New to Revit MEP are HVAC zones. Engineers can define building volumes and associate them to create the zoning required for effective system design and accurate heating and cooling loads calculations.

Also announced was Autodesk's intent to acquire Green Building Studio (GBS), a Web-based energy analysis tool that the company will integrate with Revit Architecture to further the company's focus on facilitating sustainable design and decreased energy consumption.

With the introduction of gbXML support in Revit 7, Autodesk began facilitating data exchange between its BIM software and GBS. Web-based and dual platform-compatible, GBS has emerged over the years as a popular energy analysis program for architecture firms operating on Windows, Mac, or a mix of operating systems. Knowing the program also has a faithful following among users of Nemetschek's VectorWorks Architect or Graphisoft ArchiCAD (both dual platform-compatible), GBS feels the necessity to clarify that after the deal is closed, "the gbXML schema will remain an open industry standard, and the GBS Web service will continue to be available to any other BIM software."

While the GBS acquisition is still in progress, Autodesk has completed the acquisition of the technology assets of Carmel Software. The Carmel portfolio includes, among others, the HVAC load-calculation package named Loadsoft. With gbXML as the intermediary format, users of Autodesk Building Systems or Revit MEP can import architectural models into Loadsoft to study cooling and heating parameters.

Technology Melds for Manufacturers
On the manufacturing side, Autodesk continues to tout the importance of digital prototyping to get products to market faster. Among the company's efforts in this area is new integration between conceptual and industrial design and engineering applications, as well as advancements in the mechatronics and manufacturing disciplines. Integration between Inventor and AliasStudio more effectively aligns industrial design with the rest of the product development process, and advanced rendering and animation capabilities resulting from direct integration between Inventor and 3ds Max enable the development of marketing materials much earlier in the process.

Autodesk states that there are more than 650 enhancements in the 2009 manufacturing product line that cover product development from conceptual and industrial design through to the manufacturing stages. Among these:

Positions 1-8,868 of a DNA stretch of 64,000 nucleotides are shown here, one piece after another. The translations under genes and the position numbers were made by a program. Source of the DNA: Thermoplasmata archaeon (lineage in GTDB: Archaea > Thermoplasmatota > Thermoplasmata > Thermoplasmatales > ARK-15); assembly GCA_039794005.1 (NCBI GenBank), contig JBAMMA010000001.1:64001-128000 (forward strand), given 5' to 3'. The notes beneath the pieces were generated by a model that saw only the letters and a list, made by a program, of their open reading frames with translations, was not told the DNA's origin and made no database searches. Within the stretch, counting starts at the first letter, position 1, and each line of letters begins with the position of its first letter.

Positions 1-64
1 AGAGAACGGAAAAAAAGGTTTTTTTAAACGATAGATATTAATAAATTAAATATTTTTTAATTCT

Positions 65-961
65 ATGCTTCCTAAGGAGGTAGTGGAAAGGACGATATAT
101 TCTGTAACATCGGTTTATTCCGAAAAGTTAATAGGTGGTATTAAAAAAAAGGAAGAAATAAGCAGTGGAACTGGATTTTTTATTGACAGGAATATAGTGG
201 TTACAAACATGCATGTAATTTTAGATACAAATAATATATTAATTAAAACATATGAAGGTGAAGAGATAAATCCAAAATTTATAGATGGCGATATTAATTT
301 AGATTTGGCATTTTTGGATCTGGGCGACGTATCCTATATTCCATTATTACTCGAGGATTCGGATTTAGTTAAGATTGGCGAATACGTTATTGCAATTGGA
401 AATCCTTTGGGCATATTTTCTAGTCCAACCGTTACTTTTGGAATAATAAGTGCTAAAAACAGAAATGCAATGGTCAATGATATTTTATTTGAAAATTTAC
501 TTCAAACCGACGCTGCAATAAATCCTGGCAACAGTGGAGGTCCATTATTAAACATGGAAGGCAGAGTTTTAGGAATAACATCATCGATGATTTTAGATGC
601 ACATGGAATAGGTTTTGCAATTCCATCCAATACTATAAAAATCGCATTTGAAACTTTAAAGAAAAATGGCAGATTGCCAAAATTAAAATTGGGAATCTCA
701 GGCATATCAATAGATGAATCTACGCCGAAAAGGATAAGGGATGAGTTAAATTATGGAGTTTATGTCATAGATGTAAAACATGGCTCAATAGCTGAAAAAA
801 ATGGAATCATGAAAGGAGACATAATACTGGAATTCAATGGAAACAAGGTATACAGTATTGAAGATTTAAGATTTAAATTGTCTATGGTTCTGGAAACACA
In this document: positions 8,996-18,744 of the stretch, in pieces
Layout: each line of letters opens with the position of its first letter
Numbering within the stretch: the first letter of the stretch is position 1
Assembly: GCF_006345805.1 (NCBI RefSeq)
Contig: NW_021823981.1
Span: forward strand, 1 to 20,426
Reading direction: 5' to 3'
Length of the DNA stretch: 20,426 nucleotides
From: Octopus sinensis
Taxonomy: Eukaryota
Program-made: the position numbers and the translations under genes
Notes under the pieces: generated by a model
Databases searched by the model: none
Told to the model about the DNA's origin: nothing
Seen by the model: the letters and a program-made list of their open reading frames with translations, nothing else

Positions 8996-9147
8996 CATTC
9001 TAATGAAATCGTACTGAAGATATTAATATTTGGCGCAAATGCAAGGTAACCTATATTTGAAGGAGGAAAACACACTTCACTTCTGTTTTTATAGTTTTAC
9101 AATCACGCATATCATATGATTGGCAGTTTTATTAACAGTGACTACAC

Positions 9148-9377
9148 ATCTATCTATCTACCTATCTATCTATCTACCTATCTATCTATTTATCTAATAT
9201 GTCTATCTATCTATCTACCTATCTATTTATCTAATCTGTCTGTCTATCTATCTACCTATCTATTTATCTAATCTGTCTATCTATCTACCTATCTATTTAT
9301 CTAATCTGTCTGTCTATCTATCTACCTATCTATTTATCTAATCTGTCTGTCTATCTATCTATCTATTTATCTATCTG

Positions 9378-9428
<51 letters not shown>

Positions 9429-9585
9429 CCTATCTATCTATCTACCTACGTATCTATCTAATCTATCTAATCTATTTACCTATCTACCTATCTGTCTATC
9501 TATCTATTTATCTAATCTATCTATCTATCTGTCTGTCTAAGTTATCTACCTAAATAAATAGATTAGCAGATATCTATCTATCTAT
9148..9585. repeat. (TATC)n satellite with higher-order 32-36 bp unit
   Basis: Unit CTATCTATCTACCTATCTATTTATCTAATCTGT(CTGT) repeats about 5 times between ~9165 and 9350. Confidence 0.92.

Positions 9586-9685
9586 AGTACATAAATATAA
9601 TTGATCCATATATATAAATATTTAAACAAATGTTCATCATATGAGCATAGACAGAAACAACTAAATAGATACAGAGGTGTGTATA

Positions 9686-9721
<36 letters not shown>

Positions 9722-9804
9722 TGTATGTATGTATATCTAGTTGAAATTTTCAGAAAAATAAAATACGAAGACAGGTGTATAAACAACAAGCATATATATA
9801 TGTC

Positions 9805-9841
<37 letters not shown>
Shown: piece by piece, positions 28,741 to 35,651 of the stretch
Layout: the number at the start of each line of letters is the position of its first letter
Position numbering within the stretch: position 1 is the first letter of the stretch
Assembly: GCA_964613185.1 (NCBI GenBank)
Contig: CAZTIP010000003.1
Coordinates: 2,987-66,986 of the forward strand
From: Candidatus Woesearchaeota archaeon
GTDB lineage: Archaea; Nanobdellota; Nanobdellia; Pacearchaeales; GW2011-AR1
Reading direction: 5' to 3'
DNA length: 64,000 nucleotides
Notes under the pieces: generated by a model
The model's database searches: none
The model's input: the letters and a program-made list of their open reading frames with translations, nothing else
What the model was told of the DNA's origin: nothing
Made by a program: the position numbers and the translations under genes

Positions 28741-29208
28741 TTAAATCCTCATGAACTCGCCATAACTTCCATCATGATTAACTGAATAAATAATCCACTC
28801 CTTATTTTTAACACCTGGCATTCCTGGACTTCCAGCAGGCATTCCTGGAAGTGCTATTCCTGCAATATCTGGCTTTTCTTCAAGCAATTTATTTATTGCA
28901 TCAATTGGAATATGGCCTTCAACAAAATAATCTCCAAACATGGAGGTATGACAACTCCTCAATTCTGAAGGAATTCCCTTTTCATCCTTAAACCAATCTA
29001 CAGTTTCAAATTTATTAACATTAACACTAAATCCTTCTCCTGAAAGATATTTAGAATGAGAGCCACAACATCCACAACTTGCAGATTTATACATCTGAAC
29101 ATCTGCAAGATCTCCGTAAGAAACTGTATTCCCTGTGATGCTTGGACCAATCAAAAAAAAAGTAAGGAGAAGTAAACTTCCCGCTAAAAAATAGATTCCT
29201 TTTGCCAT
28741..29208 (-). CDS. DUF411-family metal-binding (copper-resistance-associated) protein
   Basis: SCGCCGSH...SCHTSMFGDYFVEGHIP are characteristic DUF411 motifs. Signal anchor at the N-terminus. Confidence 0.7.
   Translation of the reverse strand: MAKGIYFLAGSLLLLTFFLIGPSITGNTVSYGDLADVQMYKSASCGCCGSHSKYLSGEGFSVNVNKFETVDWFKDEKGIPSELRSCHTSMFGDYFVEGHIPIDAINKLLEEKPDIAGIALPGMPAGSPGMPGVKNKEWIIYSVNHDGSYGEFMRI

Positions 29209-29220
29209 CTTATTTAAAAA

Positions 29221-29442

• improved accessibility to the DWF format in Design Review through the DWFx format

  • new capabilities for managing massive assemblies

  • 64-bit support (also new to the Revit product line)

  • automated electrical circuit generation, allowing users to embed electrical design knowledge into the actual design process

  • "smart pipe," which runs with support for hygienic pipe standards

  • advanced sheet metal capabilities that include embedded design rules

  • ProductStream publishing capabilities to Microsoft SharePoint

  • multidisciplinary design review within NavisWorks

Specific to the development of consumer products are new production modeling and surfacing tools in AliasStudio; enhanced 2D paint and rendering capabilities, including 3D accents for depth and easier creation of complex shapes in AliasStudio; native translation improvements that help incorporate geometry into Inventor more effectively; introduction of mold design tools in Inventor (currently in the pilot phase but announced at World Press Days); automated workspace management for ProductStream, which links engineering more tightly to manufacturing; and more.

Autodesk also announced many other new features in its 2009 product line, including a more streamlined "ribbon" user interface for AutoCAD and a new action recorder that automatically records a user's actions, in a sense conducting on-the-fly custom programming behind the scenes.

The new action recorder in AutoCAD 2009 automates repetitive tasks without the need for custom programming.

Most 2009 products are slated for release in late March 2008, Autodesk reports.